A trademark is a word, symbol or design (or a combination of these) used to distinguish the goods or services of a person or organisation from those of others in the marketplace. Your trademark, often called your brand, is your identity. It is how you show your customers who you are.
In our last three blog articles, we’ve discussed Cybersquatting and Typosquatting and the issues it can cause for businesses. So what does the future hold for Cybersquatting in the following months, and years? Before we look forward, let’s take a look back at how domain names have evolved over the past few decades.
In previous articles, we have talked about the fact that multiple domain names can be registered by either cyber-criminals or legitimate businesses, to prevent others from using them. But what happens when the domain name that has already been registered is one you want to use for your new business, or it is actually in conflict with your trademark?
It’s easy to think of Domains as something you own; however, this is incorrect, as domains are rarely owned. Therefore, the concept of domains being a tradeable commodity is inherently a flawed one. Most domains are rented temporarily from a central agency, for a few years at a time. This has lead to some unethical behaviour. In this article we wanted to...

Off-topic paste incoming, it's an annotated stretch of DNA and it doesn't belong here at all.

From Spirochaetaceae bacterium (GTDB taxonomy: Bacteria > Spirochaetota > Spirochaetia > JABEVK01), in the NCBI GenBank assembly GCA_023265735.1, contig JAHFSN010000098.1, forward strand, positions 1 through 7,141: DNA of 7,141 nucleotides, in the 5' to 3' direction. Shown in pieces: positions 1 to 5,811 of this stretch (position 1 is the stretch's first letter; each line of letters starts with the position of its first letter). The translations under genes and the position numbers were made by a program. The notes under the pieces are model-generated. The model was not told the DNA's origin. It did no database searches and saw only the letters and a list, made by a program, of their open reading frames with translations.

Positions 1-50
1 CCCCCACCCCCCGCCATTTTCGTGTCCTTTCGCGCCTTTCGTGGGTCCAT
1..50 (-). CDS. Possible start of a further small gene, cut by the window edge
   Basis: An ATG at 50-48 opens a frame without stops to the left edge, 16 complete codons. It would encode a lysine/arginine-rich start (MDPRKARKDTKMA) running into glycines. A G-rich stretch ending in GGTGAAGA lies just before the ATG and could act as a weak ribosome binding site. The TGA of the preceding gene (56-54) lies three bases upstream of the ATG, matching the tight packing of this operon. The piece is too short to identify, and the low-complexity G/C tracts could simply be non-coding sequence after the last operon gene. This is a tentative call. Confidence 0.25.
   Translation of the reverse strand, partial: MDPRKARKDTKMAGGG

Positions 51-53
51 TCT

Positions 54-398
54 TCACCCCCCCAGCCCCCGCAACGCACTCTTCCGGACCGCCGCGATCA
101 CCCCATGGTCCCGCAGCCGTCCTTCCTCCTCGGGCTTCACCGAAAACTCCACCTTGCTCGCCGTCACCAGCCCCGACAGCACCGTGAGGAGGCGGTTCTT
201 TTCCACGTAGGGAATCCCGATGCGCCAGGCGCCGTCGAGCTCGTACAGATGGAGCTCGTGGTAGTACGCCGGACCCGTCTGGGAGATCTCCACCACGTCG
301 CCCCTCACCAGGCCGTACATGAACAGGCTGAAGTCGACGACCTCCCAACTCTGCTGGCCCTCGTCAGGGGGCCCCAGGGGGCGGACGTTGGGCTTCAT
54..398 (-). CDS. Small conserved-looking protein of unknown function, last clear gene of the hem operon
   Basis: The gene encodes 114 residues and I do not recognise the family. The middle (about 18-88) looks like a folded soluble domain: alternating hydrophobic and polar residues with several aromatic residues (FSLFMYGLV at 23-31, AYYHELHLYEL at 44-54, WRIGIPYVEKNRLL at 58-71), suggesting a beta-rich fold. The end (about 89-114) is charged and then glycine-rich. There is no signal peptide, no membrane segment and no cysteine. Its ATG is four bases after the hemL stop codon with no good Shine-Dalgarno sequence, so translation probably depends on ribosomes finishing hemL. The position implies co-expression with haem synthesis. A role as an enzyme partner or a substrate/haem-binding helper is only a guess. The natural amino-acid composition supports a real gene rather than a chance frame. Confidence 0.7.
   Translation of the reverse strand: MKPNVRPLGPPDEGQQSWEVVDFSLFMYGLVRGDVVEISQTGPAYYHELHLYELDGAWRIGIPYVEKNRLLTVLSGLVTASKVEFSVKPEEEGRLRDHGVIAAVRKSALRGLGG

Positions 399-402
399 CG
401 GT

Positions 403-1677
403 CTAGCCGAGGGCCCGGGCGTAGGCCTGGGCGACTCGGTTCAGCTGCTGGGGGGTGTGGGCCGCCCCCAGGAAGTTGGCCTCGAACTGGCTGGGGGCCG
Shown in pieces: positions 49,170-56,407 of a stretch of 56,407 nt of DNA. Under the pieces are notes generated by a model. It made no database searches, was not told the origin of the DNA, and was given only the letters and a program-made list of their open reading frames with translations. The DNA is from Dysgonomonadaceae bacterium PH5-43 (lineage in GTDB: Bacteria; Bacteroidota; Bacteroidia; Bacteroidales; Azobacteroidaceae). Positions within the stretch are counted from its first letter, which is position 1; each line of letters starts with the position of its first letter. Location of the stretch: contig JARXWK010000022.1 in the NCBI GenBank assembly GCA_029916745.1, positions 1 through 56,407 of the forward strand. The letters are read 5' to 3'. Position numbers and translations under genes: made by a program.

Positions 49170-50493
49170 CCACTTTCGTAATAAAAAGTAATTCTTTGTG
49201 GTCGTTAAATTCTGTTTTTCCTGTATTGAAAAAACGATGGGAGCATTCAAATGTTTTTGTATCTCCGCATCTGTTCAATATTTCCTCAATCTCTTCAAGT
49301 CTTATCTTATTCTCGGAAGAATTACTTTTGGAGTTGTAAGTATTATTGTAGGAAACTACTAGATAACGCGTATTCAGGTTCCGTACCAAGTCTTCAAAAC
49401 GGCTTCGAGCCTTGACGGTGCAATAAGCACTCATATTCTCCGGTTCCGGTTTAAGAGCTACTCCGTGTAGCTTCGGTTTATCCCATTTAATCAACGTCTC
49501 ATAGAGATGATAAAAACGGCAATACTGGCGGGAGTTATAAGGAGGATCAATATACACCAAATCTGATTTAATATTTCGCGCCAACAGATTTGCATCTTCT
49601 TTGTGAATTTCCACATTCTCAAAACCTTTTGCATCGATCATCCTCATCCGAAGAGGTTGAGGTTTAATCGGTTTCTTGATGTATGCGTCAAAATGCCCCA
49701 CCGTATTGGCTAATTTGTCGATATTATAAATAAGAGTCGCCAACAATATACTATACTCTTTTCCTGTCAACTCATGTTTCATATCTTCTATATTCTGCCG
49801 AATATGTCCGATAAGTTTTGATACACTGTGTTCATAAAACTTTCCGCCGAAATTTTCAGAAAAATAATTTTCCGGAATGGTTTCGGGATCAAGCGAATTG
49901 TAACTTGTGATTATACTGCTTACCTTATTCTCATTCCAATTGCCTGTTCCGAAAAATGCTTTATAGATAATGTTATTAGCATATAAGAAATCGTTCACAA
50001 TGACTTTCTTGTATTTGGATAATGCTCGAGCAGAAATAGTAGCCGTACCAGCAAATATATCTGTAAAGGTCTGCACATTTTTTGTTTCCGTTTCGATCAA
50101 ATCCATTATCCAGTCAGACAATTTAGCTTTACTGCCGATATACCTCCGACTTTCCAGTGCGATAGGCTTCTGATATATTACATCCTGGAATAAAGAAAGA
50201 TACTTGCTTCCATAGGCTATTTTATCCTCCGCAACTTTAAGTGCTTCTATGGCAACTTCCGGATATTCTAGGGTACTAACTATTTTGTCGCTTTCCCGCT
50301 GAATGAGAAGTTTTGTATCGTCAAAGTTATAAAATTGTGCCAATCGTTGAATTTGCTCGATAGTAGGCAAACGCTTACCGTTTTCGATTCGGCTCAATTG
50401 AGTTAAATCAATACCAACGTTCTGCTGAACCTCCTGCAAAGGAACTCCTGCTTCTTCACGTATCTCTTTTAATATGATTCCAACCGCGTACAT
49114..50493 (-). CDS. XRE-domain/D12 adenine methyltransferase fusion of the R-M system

An increasing number of companies are providing their customers with the ability to use mobile applications (Apps) to access their online accounts. Mobile Apps are available from trusted stores (such as Apple’s iTunes, or Android’s Google Play), some not so trusted marketplaces, and also from websites on the internet.
Pharming attacks are sophisticated cyber-attacks which consist of a combination of phishing, malware and DNS poisoning. The browser address bar correctly displays the destination URL, however the internet traffic is diverted unknowingly to a destination that has the same look and feel as the legitimate URL, but is a malicious copy.
Google Safe Browsing is a service offered by Google that provides lists of URLs for websites that contain malware or phishing content. This is known as a Blacklist. The Google Chrome, Apple Safari and Mozilla Firefox web browsers all use the Google Safe Browsing blacklist to check pages for potential threats.